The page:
Indoor vs. Outdoor Cats: Pros and Cons
Owning a cat is a wonderful thing, but there are many questions that need entertained before you can select your new friend and decide how they will live. One such question is the environment that you will be able to provide for the cat.
There are 3 choices when it comes to the territory that you will allow your cat to explore: indoors, outdoors, and both.
The first, and most important, thing to keep in mind when considering where you will allow your new friend to find adventures is that the decision should be based on BOTH considerations for you and considerations for the cat. There are definitely things that should be thought about from both sides of the relationship.
Indoor cats certainly make great house pets, but there are some things that should be kept in mind for cats in this situation. The most significant consideration for deciding between keeping a cat indoors versus allowing for them to venture outside is safety. Indoors cats are obviously less likely to get into fights with other animals, have encounters with motor vehicles or other dangers, and contract fetal illnesses such as Feline Immunodeficiency Virus (FIV) or Feline leukemia virus (FeLV). Your cat will need your help to get adequate exercise and maintain a healthy body condition which means lots of playtime!
Keeping a cat indoors at all times means they can become very dependent on its owners for stimulation, which can result in the cat being stressed during times of the owner’s absence and also a potential for the cat to be “clingy” when the owner is home. Additionally, even with proper environmental enrichment and scratching posts, some cats are still destructive to furniture.
- Provide adequate environmental enrichment (hunting games, hiding places, perches, toys, etc.) for exercise and mental stimulation
- Keep a close eye on nutrition and body condition to avoid obesity
- Interact with your cat daily
- Invest in a couple of scratching posts. First, make sure you know if your cat likes to scratch vertically or horizontally or both.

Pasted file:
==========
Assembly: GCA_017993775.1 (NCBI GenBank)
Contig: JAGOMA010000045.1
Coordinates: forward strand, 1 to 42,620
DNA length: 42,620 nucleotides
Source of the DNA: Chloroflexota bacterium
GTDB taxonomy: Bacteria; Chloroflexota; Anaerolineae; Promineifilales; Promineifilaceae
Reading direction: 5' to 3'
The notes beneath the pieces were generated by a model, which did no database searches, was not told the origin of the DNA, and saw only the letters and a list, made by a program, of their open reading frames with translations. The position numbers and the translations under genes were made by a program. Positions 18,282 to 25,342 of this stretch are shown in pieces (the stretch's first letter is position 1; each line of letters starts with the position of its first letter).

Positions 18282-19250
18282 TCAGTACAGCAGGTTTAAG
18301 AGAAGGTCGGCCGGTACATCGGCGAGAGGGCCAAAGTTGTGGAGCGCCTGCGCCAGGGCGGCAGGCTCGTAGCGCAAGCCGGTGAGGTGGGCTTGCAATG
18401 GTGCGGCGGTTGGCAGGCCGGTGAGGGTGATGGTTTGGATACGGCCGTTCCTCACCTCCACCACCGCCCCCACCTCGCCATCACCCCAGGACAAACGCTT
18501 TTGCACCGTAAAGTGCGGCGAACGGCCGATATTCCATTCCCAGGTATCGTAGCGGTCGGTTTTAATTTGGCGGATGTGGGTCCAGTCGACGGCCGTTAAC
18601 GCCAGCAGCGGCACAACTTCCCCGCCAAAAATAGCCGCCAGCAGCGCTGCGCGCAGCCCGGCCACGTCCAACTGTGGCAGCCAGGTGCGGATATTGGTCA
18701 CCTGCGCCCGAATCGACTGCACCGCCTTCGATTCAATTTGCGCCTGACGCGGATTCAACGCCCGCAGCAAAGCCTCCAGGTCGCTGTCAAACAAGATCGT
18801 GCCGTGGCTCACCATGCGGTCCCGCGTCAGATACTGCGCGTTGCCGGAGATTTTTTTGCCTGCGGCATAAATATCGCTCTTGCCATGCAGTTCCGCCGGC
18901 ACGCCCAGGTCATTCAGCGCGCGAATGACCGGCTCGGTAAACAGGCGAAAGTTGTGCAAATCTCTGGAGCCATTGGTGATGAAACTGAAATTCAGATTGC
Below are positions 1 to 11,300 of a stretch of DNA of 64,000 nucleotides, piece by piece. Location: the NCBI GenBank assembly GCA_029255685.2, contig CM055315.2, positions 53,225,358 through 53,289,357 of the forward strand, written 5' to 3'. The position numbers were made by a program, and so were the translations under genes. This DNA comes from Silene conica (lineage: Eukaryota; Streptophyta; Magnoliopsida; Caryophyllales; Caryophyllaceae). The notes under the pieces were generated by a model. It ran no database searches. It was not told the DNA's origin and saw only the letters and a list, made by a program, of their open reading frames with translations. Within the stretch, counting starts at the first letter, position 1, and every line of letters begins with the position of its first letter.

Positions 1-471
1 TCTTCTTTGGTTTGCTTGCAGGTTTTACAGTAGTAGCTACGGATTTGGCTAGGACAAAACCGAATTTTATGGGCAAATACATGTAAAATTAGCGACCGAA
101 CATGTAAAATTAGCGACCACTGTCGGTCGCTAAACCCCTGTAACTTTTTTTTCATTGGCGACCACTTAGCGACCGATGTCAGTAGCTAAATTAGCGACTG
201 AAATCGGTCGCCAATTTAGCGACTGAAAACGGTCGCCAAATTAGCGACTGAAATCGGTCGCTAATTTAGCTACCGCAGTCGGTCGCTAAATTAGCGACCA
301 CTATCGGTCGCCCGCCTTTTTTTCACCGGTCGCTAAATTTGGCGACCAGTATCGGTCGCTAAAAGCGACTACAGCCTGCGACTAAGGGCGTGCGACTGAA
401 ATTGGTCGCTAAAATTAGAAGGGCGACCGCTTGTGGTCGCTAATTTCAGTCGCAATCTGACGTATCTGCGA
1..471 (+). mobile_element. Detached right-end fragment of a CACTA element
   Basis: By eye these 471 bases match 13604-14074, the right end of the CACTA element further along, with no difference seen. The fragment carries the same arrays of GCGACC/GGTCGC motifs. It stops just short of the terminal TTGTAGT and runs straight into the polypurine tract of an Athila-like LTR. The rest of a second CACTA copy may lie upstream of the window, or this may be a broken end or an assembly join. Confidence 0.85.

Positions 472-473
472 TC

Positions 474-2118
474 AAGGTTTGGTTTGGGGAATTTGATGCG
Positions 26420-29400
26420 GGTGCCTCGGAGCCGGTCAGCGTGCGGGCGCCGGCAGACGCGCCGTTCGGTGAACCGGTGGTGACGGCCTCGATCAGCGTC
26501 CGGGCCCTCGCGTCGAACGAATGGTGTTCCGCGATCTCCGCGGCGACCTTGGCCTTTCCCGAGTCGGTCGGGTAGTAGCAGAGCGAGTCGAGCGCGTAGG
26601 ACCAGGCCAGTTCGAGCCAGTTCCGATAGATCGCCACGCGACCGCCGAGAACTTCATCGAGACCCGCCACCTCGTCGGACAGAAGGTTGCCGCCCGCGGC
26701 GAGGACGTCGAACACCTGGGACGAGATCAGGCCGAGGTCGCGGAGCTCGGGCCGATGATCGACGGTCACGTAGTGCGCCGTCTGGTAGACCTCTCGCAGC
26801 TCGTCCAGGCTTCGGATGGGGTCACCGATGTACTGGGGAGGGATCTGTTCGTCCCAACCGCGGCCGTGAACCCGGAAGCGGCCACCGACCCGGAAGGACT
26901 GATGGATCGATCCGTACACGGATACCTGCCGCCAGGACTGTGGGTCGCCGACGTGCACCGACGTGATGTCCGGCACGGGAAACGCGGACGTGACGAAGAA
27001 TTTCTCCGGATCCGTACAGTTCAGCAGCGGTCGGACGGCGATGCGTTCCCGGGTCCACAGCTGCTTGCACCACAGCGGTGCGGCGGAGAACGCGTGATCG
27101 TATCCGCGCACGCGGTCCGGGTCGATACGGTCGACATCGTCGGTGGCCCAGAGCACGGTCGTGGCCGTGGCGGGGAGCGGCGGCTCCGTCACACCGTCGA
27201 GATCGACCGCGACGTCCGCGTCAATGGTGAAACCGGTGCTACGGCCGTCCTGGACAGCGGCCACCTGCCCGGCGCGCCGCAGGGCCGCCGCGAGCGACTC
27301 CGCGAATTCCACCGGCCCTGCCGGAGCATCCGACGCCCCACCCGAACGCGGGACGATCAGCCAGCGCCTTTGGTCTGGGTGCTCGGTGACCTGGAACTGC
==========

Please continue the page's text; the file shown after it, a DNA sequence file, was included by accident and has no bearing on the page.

- Do not keep cats indoors with no interaction for long periods of time
The outdoors allow for a much better environment for your cat to get adequate exercise. Additionally, time outdoors can promote mental health as it gives a cat time to explore and keep their mind active.
Housing an outdoor cat means that you will have to be cautious about fleas both as a health concern for the cat and also with regard to fleas in your home. Even with a flea product (such as a collar), without treating the environment, it can be difficult to keep fleas off of your cat. Even ‘occasional’ outdoor cats require additional healthcare and vaccines to protect against Feline Immunodeficiency Virus (FIV) and Feline leukemia virus (FeLV), both of which are highly contagious and fetal.
Larimer County Law does say that in city limits all cats if outdoors must be on leash or in an enclosure of some sort.
Although also used for other purposes, a cat’s claws are their main way of defending themselves. This needs considered in the discussion of indoor versus outdoor cats because it is not appropriate to allow a cat to have unsupervised outdoor time if they are fully declawed.
- Always consider the safety and health of the cat. Ensure your cat is properly vaccinated and receives annual check ups with a veterinarian
- Ensure your cat wears a rabies, county license, and ID tag at all times
- Understand that your cats survival instinct is to hide signs of illness or injury. Observe your cats behavior close and keep a watchful eye for signs for illness or injury. Click here to download 10 signs of Illness in Cats
- Do not allow a cat to have unsupervised outdoor time if they are fully declawed